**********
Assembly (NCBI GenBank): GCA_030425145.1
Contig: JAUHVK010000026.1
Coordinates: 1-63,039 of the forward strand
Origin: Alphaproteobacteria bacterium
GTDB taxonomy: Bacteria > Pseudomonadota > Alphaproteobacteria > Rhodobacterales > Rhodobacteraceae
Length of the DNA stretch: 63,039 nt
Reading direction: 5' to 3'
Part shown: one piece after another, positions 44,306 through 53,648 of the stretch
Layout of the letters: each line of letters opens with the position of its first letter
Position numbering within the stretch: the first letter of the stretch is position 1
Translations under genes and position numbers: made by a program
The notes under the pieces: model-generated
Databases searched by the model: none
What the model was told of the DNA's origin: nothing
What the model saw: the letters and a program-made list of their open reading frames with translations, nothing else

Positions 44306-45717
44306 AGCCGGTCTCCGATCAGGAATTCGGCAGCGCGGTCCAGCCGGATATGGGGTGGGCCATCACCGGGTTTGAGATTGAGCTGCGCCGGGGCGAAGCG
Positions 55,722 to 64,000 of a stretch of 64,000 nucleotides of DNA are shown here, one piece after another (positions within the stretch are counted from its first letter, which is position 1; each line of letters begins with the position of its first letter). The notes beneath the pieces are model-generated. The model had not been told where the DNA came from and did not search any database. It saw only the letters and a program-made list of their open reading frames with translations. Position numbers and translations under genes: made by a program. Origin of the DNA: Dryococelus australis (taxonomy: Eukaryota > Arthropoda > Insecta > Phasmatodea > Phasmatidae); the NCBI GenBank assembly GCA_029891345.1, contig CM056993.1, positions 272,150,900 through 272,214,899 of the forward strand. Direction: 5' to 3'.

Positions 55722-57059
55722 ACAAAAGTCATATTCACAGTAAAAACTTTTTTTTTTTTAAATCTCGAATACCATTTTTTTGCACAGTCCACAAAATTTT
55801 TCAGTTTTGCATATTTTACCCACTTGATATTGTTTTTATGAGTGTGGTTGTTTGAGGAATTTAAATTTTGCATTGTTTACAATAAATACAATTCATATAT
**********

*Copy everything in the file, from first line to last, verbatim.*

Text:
Assembly (NCBI GenBank): GCA_030425145.1
Contig: JAUHVK010000026.1
Coordinates: 1-63,039 of the forward strand
Origin: Alphaproteobacteria bacterium
GTDB taxonomy: Bacteria > Pseudomonadota > Alphaproteobacteria > Rhodobacterales > Rhodobacteraceae
Length of the DNA stretch: 63,039 nt
Reading direction: 5' to 3'
Part shown: one piece after another, positions 44,306 through 53,648 of the stretch
Layout of the letters: each line of letters opens with the position of its first letter
Position numbering within the stretch: the first letter of the stretch is position 1
Translations under genes and position numbers: made by a program
The notes under the pieces: model-generated
Databases searched by the model: none
What the model was told of the DNA's origin: nothing
What the model saw: the letters and a program-made list of their open reading frames with translations, nothing else

Positions 44306-45717
44306 AGCCGGTCTCCGATCAGGAATTCGGCAGCGCGGTCCAGCCGGATATGGGGTGGGCCATCACCGGGTTTGAGATTGAGCTGCGCCGGGGCGAAGCG
Positions 55,722 to 64,000 of a stretch of 64,000 nucleotides of DNA are shown here, one piece after another (positions within the stretch are counted from its first letter, which is position 1; each line of letters begins with the position of its first letter). The notes beneath the pieces are model-generated. The model had not been told where the DNA came from and did not search any database. It saw only the letters and a program-made list of their open reading frames with translations. Position numbers and translations under genes: made by a program. Origin of the DNA: Dryococelus australis (taxonomy: Eukaryota > Arthropoda > Insecta > Phasmatodea > Phasmatidae); the NCBI GenBank assembly GCA_029891345.1, contig CM056993.1, positions 272,150,900 through 272,214,899 of the forward strand. Direction: 5' to 3'.

Positions 55722-57059
55722 ACAAAAGTCATATTCACAGTAAAAACTTTTTTTTTTTTAAATCTCGAATACCATTTTTTTGCACAGTCCACAAAATTTT
55801 TCAGTTTTGCATATTTTACCCACTTGATATTGTTTTTATGAGTGTGGTTGTTTGAGGAATTTAAATTTTGCATTGTTTACAATAAATACAATTCATATAT